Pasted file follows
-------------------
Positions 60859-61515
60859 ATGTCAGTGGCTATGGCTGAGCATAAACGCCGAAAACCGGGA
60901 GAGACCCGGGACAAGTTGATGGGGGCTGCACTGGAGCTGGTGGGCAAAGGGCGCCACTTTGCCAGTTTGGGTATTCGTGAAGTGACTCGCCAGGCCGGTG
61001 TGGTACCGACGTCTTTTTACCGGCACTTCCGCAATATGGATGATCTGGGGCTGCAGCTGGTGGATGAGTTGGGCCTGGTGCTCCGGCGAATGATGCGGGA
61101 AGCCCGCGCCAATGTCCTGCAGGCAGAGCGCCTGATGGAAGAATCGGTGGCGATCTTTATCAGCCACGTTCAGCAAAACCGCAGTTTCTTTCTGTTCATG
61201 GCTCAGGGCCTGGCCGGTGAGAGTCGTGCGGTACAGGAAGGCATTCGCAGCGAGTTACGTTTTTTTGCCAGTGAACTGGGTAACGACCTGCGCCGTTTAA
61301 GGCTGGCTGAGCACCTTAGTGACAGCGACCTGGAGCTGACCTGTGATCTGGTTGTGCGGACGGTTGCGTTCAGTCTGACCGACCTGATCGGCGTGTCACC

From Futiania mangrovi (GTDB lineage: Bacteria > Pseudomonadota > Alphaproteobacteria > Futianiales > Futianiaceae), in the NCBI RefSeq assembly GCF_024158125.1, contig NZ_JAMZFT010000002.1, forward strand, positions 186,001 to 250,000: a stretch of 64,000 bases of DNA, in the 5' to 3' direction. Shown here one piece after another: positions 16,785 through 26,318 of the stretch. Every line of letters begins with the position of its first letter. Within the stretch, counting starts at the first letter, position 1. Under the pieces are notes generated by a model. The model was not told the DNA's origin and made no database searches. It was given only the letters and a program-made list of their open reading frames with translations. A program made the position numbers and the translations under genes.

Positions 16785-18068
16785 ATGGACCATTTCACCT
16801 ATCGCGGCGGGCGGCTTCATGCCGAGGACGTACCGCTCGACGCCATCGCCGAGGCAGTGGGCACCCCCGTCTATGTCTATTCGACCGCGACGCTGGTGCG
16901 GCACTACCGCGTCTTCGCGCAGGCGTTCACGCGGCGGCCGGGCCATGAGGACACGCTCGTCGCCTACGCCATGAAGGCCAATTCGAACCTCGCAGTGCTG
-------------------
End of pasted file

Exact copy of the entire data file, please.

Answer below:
Positions 60859-61515
60859 ATGTCAGTGGCTATGGCTGAGCATAAACGCCGAAAACCGGGA
60901 GAGACCCGGGACAAGTTGATGGGGGCTGCACTGGAGCTGGTGGGCAAAGGGCGCCACTTTGCCAGTTTGGGTATTCGTGAAGTGACTCGCCAGGCCGGTG
61001 TGGTACCGACGTCTTTTTACCGGCACTTCCGCAATATGGATGATCTGGGGCTGCAGCTGGTGGATGAGTTGGGCCTGGTGCTCCGGCGAATGATGCGGGA
61101 AGCCCGCGCCAATGTCCTGCAGGCAGAGCGCCTGATGGAAGAATCGGTGGCGATCTTTATCAGCCACGTTCAGCAAAACCGCAGTTTCTTTCTGTTCATG
61201 GCTCAGGGCCTGGCCGGTGAGAGTCGTGCGGTACAGGAAGGCATTCGCAGCGAGTTACGTTTTTTTGCCAGTGAACTGGGTAACGACCTGCGCCGTTTAA
61301 GGCTGGCTGAGCACCTTAGTGACAGCGACCTGGAGCTGACCTGTGATCTGGTTGTGCGGACGGTTGCGTTCAGTCTGACCGACCTGATCGGCGTGTCACC

From Futiania mangrovi (GTDB lineage: Bacteria > Pseudomonadota > Alphaproteobacteria > Futianiales > Futianiaceae), in the NCBI RefSeq assembly GCF_024158125.1, contig NZ_JAMZFT010000002.1, forward strand, positions 186,001 to 250,000: a stretch of 64,000 bases of DNA, in the 5' to 3' direction. Shown here one piece after another: positions 16,785 through 26,318 of the stretch. Every line of letters begins with the position of its first letter. Within the stretch, counting starts at the first letter, position 1. Under the pieces are notes generated by a model. The model was not told the DNA's origin and made no database searches. It was given only the letters and a program-made list of their open reading frames with translations. A program made the position numbers and the translations under genes.

Positions 16785-18068
16785 ATGGACCATTTCACCT
16801 ATCGCGGCGGGCGGCTTCATGCCGAGGACGTACCGCTCGACGCCATCGCCGAGGCAGTGGGCACCCCCGTCTATGTCTATTCGACCGCGACGCTGGTGCG
16901 GCACTACCGCGTCTTCGCGCAGGCGTTCACGCGGCGGCCGGGCCATGAGGACACGCTCGTCGCCTACGCCATGAAGGCCAATTCGAACCTCGCAGTGCTG